With this in mind, the Healthy Soil Healthy Food (HSHF) initiative was jointly established by AFSA and SKI, bringing together 15 soil regeneration organisations that are working closely with smallholder farmers across the continent.

The HSHF initiative held 12 online learning and sharing sessions from September to December 2020, and it was from these sessions that the content was predominantly drawn for the HSHF publication we wish to proudly announce: Healthy Soil for Healthy Communities – An Introduction to Soil Health Practices for Africa.

This publication is not a technical book. Rather, it aims to help people move towards this mindset shift around soil. Within its pages, it presents the kind of understanding of soil needed if we are to have any chance of successfully regenerating soils, as well as covering recent practices that can help farmers transition to agriculture that prioritises soil health and is in greater harmony with nature.


20 - 21 February 2022. As part of the World Social Justice Day commemoration, AFSA organised a two-day social media campaign promoting Agroecology as a viable option for ensuring social justice for African smallholder food producers. The campaign will take place on Twitter, Facebook, and Instagram  with the official hashtag #Agroecology4SocialJustice.


This session during the Africa-Europe Week (14-18 February 2022) set out the challenges facing African communities - from the corporate capture of African lands and natural resources to the industrialisation of African food systems and the climate crisis. Key speakers outlined the struggles - for African civil society voices to be heard, for land justice, for women’s land rights, for corporate accountability, and for the transition to agroecology – a people-centred system of sustainable agriculture, combining indigenous knowledge with cutting edge science, working with nature to nourish healthy and resilient communities.


6 - 9 December 2021. The Alliance for Food Sovereignty in Africa (AFSA) organized a three-day strategy meeting in Nairobi, Kenya, to discuss and reflect on emerging themes and issues concerning the African movement for food sovereignty and food system transformation that facilitates Africa's transition to agroecology. 

The primary goal of the 2021 AFSA meetings was to evaluate progress since 2018 and develop a clear strategy for a future engagement at the continental, regional, and national levels. More than seventy people from 32 African countries attended the conference.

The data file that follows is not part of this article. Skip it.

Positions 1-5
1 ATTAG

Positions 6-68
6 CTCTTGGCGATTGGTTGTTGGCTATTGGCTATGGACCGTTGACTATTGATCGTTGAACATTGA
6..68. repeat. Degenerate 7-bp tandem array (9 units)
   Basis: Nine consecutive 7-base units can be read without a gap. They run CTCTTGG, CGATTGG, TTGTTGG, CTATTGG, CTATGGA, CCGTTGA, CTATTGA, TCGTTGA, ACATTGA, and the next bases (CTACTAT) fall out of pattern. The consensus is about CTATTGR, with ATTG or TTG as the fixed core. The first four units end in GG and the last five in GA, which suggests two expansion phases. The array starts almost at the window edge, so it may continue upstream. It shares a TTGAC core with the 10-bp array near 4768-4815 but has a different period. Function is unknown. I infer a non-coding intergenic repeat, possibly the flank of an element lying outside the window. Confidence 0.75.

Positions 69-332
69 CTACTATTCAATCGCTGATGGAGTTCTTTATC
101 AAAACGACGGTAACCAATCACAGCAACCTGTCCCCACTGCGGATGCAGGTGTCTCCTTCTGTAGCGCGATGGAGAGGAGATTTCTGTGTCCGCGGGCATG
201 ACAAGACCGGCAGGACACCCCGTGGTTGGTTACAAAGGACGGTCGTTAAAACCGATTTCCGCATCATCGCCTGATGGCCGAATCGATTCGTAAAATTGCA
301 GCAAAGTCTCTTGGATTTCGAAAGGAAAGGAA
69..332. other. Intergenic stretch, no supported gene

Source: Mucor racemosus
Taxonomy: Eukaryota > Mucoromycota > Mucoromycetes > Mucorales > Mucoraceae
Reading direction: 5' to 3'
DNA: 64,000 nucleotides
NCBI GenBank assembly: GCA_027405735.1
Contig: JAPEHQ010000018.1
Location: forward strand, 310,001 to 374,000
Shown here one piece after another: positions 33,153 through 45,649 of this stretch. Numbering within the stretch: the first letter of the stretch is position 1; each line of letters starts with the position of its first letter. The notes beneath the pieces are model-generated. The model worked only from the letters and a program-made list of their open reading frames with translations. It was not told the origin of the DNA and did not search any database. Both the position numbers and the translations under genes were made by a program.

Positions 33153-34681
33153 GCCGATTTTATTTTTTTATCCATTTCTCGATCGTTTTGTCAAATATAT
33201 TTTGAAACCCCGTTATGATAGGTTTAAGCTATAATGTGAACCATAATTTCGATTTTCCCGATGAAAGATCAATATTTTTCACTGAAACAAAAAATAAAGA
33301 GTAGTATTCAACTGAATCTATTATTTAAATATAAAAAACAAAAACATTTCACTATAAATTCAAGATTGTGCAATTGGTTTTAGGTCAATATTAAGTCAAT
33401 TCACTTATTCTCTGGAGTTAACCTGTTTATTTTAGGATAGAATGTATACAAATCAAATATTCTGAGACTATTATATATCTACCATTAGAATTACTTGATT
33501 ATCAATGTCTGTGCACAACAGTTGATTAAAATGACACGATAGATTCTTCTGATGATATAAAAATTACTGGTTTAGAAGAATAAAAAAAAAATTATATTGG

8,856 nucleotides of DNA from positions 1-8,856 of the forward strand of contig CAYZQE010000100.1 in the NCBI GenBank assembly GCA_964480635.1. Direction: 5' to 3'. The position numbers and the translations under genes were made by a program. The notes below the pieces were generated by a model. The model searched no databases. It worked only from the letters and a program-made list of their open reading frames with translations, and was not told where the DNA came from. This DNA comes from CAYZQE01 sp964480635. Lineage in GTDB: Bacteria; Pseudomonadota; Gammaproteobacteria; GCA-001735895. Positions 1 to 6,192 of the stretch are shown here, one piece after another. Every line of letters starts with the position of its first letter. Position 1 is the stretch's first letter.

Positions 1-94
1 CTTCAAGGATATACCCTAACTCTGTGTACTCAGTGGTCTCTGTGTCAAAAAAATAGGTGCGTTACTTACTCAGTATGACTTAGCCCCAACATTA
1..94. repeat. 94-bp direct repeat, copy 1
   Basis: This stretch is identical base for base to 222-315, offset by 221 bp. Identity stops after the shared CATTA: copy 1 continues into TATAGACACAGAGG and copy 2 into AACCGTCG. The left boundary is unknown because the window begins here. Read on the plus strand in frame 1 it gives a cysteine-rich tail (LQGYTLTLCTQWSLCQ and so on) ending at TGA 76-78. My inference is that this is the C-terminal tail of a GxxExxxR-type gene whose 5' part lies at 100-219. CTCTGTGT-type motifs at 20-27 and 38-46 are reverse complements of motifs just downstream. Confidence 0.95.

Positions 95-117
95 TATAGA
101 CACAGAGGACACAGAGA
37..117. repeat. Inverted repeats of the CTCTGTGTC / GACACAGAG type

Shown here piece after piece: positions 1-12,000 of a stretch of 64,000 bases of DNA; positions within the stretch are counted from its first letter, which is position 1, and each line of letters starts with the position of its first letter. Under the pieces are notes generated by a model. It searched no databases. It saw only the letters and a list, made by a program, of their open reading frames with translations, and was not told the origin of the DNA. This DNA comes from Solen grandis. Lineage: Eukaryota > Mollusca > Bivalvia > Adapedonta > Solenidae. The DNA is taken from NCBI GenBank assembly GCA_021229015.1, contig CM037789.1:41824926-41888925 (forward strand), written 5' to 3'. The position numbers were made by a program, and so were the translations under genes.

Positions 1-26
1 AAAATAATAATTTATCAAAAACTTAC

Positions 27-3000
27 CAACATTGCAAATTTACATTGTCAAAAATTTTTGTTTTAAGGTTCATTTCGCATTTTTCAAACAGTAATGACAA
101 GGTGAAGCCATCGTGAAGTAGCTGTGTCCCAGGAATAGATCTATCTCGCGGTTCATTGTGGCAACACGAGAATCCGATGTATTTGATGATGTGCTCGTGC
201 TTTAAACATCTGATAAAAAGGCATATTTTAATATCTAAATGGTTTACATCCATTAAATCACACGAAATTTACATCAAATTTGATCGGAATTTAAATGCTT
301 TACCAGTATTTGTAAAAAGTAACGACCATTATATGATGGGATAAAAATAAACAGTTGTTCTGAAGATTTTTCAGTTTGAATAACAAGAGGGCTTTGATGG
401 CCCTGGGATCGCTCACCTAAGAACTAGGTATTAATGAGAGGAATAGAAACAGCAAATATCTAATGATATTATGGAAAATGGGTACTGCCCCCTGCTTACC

The first two days were devoted to four separate working group meetings; each focused on a detailed review of activities carried out in the previous two years and planning for the coming year. Working groups:

  1. Land and Agroecology
  2. Resilient Seed Systems and Agroecology
  3. Citizens for Sustainable Food Systems
  4. Climate Change and Agroecology

    The Climate Change and Agroecology meeting was a side session in which the members reflected on the work that the group had done in 2021 but also proposed what they would do in 2022 regarding the transition to Agroecology for Climate Action. Over the period of last year 2021, the AFSA Climate Change working group members carried out various activities.

    The links hereafter refer to some of the vast engagements that were carried out by the members in campaigning for the transition to Agroecology for Climate Action. 
    COP26 Key Climate Action Demands – These were generated immediately after the Africa Climate Week 2021 and endorsed by various organisations; Zimbabwe – Nigeria – Zambia – Rwanda – Kenya – Ghana – Cameroon 

Thursday, February 24, 2022

Advancing agroecology practice/natural farming: Healthy Soil Healthy Food

24 February 2022. Advancing agroecology practice/natural farming: Healthy Soil Healthy Food

AFSA is organizing 4 sessions in which organizations who are part of AFSA members share how their work with farmers to advance agroecology practice/natural farming is going. 27 January, 10 February, 24 February, 10 March. This is the link to the recording of the session on February 10th in which RUCID, OACK and Scope-Malawi shared some of their experiences of putting agroecology into practice through the lenses of the natural farming principles.

This webinar presented the work of:
  1. Groundswell who work with partners across West Africa, 
  2. Kasisi Agricultural Training Centre in Zambia
  3. Chinyika in a drier part of Zimbabwe.

Wednesday, February 23, 2022

European Union-African Union Summit, Science and Innovation side events, 14-18 February 2022

14-18 February 2022. The AERAP Africa-Europe Science Collaboration Platform organised side events at the AU-EU Summit. 

The purpose of these meetings were to promote awareness of the contribution of collaborative research and development as a critical aspect of EU-Africa relations and collaborations, in particular in addressing global challenges together.

The discussed topics included: